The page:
Rehearsals are seen as a collective endeavour and the talent and skill of the dancers are harnessed and given direction by Nunn and Trevitt. The key to the current show is versatility and showcasing lots of different styles in one evening. You get to see all the different facets of the dancers and that is what the show is about. We are looking for contrasts – not only within the show itself but with what else is on offer.”

He said that the title started off a little tongue-in-cheek but as the show has developed he has come to regard it as a statement of fact in-so-far as it relates to the prowess of the performers. “Their ability and youthful vigour is incredible to watch. When you see it raw, on stage, in front of your eyes, you realise that they are The Talent. There’s a sense of fearlessness which at 40 you start to lose. You suddenly become aware of your limitations.”

Film-making and promoting dance to new audiences is something which has become an increasing priority in recent years. He said that the pair of them had been involved in film-making and photography together from their earliest days at the Royal Ballet. “It’s a skill which we enjoy and are still developing. We have a lot to learn still. We have had no formal training and have just picked things up as we have gone along. We make lots of mistakes. We are completely self-taught but we have the advantage of completely loving our subject and we just want to find new, exciting ways to show dance off to its best effect and to introduce it to people who perhaps have not encountered it before.”

He said that his ambition was to come up with a new way to show dance on television. He says that up until now that dance has always lost something in the translation – some of the magic, some of the appeal and the detail is lost by taking dance off the stage and into a television environment. He believes that by experimenting with different cameras, different editing techniques, then some of that magic can be reclaimed.

“We are always looking at finding better ways of making that jump.”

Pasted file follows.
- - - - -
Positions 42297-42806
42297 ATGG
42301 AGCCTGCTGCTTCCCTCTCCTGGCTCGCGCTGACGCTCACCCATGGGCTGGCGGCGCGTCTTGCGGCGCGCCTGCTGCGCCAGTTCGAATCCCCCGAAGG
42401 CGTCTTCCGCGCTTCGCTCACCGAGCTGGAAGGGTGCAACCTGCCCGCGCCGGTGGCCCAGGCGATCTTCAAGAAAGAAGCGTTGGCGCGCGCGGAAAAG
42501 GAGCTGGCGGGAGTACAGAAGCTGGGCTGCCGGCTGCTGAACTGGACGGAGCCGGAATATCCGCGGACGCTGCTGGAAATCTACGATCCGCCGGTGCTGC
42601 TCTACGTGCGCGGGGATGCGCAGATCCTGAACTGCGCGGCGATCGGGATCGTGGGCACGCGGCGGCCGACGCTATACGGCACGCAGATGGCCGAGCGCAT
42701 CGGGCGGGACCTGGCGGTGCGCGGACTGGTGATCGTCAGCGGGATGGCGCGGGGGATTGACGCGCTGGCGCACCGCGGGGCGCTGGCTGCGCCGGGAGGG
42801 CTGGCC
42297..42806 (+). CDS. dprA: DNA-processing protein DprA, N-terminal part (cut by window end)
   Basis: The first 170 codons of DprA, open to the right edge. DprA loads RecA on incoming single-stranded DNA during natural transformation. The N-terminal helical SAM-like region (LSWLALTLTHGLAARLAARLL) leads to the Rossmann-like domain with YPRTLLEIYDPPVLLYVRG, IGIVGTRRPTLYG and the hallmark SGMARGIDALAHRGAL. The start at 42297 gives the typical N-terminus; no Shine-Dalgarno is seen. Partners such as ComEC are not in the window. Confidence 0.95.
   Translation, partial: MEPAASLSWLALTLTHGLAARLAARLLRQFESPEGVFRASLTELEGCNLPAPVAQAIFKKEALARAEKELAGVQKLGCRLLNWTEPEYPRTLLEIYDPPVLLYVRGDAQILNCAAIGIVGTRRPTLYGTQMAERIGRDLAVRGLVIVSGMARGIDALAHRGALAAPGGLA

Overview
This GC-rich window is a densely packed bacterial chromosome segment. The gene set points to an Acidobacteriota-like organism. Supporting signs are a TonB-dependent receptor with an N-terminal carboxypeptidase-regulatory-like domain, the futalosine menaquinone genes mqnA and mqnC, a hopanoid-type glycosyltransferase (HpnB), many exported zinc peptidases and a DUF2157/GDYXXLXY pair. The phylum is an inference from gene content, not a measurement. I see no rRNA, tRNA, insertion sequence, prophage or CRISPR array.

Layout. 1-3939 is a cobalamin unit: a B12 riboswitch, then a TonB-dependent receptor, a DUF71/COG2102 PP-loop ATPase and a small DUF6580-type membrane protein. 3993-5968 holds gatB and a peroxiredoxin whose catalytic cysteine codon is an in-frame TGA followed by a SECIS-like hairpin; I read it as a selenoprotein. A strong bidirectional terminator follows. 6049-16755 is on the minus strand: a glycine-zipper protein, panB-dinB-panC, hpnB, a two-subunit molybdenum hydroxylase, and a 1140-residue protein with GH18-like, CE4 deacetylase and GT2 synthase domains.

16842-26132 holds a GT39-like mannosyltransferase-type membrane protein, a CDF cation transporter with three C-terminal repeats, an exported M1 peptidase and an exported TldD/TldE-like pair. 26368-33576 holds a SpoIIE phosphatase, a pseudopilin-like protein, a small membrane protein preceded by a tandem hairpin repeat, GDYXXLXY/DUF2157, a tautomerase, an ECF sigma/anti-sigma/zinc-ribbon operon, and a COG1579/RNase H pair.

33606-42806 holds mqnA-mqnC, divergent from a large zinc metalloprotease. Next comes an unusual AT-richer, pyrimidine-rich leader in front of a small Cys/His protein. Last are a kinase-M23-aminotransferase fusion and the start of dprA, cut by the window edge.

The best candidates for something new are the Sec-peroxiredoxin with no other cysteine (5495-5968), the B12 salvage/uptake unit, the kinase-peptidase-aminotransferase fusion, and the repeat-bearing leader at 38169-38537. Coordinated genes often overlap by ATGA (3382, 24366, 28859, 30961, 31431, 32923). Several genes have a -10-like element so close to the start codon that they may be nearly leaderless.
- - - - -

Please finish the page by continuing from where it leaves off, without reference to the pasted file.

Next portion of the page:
He said that he would love for people to just turn up and enjoy an evening of wonderful entertainment. “I don’t like the fact that some people feel they need to have studied or read up on a piece before they come out. I want them to turn up, enjoy themselves, see a fantastic evening’s entertainment and it just happens to be contemporary dance. I just want to opportunity to show what we do to the widest range and the greatest number of people possible. There should be no barriers to dance and I will do anything I can not to scare them off.”

He said that one of his greatest wishes continues to be that some young lad discovers his future career at one of their shows. “You can imagine a young lad being dragged slightly reluctantly along to the theatre one night, he sees the BalletBoyz in action, and suddenly it all makes sense. He knows what he wants to do with his life. I would be very happy if that was to happen.”

William said that the BalletBoyz are currently working with Ipswich-born dancer and choreographer Liam Scarlett devising a new piece for the autumn tour. “It’s early stages yet but we have some rehearsal footage on our website if anyone wants to check it out.”

n The TALENT by the BalletBoyz is at Snape Maltings Concert Hall on Friday and Saturday February 24-25. The event is being staged in conjunction with DanceEast.